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* Treasury yields at seven-year highs
* U.S. Treasury market closed for Columbus Day holiday
* Technology down the most among S&P 500 sectors
* GE up as Barclays says new CEO to boost turnaround
* Indexes down: Dow 0.05 pct, S&P 0.14 pct, Nasdaq 0.11 pct (Updates to open)
By Shreyashi Sanyal
Oct 8 (Reuters) - U.S. stock indexes were lower on Monday, pressured by a drop in technology and energy companies and muted appetite for equities after last week’s spike in Treasury yields following healthy economic data.
Six of the 11 major S&P sectors were lower as a 0.35 percent slide in technology stocks led the declines, followed by a 0.24 percent drop in the energy sector.
The drop in technology stocks was led by a 0.5 percent fall in Apple and a decline in chipmakers. Micron fell 1 percent and Nvidia dropped 0.7 percent.
Members of the so-called FAANG group — Facebook, Amazon, Netflix and Alphabet — were down between 0.24 percent and 2 percent.
Energy companies were hurt as crude prices dropped below $83 per barrel on expectations that some Iranian oil exports will keep flowing after the United States reimposes sanctions, easing a strain on supplies.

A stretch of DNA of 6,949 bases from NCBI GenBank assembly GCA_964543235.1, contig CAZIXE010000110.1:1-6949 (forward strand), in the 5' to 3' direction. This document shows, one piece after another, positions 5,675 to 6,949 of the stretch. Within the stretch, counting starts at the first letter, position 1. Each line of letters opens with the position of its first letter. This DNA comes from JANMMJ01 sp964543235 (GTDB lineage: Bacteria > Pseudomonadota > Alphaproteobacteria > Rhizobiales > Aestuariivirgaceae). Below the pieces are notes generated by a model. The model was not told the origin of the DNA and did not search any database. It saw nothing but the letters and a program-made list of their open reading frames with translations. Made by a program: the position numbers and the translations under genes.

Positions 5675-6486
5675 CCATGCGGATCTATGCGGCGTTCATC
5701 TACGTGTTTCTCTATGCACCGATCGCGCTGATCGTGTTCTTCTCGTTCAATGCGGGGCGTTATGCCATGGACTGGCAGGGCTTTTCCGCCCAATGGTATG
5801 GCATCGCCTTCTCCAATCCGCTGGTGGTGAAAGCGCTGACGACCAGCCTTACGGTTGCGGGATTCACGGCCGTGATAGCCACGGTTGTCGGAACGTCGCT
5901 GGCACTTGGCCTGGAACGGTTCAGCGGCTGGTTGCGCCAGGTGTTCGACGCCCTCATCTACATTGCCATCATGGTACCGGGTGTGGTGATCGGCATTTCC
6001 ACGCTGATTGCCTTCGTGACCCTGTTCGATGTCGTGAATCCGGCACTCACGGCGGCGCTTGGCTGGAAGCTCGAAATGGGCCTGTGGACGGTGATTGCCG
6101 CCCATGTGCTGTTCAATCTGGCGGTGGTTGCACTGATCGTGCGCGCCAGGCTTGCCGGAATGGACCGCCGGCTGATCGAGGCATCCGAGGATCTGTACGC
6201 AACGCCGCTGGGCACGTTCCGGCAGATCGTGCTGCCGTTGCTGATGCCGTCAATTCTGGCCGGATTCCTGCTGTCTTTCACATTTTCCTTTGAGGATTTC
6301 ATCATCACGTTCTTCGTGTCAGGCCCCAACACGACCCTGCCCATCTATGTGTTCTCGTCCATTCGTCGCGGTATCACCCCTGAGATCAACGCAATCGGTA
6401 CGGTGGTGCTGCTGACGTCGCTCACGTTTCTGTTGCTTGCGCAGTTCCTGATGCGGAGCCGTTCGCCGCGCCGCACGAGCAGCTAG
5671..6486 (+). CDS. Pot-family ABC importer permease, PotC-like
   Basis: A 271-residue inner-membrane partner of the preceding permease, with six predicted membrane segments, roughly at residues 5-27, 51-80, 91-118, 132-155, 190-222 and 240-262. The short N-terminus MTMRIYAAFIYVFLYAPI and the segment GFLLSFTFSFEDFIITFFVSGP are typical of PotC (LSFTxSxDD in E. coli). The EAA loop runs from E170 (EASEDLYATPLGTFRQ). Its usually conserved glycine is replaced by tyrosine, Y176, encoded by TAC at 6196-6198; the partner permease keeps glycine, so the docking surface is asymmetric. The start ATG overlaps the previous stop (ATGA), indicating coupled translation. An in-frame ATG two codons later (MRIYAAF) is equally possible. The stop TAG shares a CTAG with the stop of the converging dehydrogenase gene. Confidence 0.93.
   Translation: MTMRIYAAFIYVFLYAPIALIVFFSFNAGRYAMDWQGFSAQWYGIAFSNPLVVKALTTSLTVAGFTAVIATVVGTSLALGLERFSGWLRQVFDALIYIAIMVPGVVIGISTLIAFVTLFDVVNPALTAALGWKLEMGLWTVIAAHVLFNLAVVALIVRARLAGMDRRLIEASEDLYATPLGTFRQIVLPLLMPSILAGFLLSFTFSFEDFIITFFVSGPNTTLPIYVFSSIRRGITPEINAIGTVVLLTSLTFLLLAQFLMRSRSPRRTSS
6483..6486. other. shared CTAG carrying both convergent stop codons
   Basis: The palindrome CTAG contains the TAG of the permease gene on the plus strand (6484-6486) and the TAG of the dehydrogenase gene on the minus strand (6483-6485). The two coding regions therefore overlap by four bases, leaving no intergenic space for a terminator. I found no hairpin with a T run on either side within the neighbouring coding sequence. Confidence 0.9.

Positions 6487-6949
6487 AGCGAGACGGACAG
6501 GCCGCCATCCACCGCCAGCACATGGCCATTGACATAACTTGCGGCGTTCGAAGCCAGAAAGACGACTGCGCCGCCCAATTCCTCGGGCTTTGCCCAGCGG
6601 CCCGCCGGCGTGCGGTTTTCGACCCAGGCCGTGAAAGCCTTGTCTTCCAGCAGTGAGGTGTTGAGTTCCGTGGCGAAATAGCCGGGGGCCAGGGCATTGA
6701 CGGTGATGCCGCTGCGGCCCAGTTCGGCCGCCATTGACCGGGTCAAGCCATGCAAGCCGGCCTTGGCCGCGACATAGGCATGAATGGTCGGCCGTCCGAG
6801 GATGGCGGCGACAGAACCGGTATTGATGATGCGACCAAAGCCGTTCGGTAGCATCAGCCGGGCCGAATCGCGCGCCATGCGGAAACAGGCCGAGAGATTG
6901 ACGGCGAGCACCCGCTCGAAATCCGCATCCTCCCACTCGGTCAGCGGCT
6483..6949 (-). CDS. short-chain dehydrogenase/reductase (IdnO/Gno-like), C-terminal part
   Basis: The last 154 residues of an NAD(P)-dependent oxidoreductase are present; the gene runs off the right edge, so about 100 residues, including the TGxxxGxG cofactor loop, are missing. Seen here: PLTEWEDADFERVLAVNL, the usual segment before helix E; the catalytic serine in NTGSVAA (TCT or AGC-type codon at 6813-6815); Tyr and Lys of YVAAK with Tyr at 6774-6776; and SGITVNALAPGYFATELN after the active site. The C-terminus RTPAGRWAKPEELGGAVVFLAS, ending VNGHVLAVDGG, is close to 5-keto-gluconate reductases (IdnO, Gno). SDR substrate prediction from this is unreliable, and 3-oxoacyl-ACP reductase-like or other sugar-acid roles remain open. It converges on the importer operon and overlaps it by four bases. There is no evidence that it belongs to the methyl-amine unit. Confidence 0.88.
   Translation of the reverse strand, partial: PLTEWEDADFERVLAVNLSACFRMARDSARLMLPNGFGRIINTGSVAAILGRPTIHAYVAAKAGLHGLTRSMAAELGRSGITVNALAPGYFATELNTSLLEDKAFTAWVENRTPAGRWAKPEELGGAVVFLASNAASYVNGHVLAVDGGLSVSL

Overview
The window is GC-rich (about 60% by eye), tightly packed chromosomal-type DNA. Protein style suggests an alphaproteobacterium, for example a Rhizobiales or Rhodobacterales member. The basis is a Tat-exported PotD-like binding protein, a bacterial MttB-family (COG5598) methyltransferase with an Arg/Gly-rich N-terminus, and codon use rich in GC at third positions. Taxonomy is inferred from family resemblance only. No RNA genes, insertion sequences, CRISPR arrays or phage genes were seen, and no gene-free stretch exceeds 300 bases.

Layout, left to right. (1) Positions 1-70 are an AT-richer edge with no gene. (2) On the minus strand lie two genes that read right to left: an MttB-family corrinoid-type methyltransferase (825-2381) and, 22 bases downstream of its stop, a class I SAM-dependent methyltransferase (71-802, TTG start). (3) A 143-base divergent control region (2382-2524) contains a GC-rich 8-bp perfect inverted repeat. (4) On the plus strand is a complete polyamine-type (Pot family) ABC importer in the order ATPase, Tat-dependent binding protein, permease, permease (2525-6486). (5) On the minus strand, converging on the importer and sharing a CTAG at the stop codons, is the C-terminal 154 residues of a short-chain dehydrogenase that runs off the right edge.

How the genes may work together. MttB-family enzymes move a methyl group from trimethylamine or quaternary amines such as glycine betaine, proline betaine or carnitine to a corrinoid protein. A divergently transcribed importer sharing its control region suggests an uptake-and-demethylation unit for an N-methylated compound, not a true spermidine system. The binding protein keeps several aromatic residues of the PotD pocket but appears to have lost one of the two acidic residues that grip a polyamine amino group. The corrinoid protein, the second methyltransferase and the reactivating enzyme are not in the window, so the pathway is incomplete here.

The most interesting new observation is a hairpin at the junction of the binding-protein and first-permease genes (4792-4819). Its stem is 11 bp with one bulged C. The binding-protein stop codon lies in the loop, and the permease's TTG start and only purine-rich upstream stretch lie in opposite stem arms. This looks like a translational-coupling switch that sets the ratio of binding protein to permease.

Yields on the 10-year note were at seven-year highs, after a solid jobs report raised the specter of faster interest rate hikes. The U.S. Treasury market was closed on Monday for the Columbus Day holiday.
“There’s a hangover from last week’s rapid move in yields and just because the bond market’s closed, doesn’t mean investors are not worried,” said Michael Antonelli, managing director, institutional sales trading at Robert W. Baird in Milwaukee.
While U.S. stocks have eased off record highs following last week’s drop, there are still concerns about valuations in the pricier names, especially with the corporate earnings season on tap.
At 10:00 a.m. ET the Dow Jones Industrial Average was down 13.43 points, or 0.05 percent, at 26,433.62, the S&P 500 was down 4.00 points, or 0.14 percent, at 2,881.57 and the Nasdaq Composite was down 8.35 points, or 0.11 percent, at 7,780.09.
China’s central bank announced a steep cut in the level of cash that banks must hold as reserves on Sunday, stepping up moves to lower financing costs and spur growth amid concerns over economic drag from the Sino-U.S. trade spat.
Casino operators fell after Morgan Stanley cut its gross gaming revenue growth estimates for Macau.
Wynn Resorts fell 1.8 percent, the most on the S&P, MGM Resorts was down 0.8 percent and Melco Resorts declined 2.3 percent.
General Electric climbed 1.6 percent, the most on the S&P, after Barclays echoed investor optimism over Larry Culp, saying the conglomerate’s new chief executive officer will be able to drive more robust restructuring.
Declining issues outnumbered advancers for a 1.49-to-1 ratio on the NYSE and a 1.84-to-1 ratio on the Nasdaq.
The S&P index recorded five new 52-week highs and 19 new lows, while the Nasdaq recorded six new highs and 75 new lows. (Reporting by Shreyashi Sanyal in Bengaluru; Editing by Shounak Dasgupta)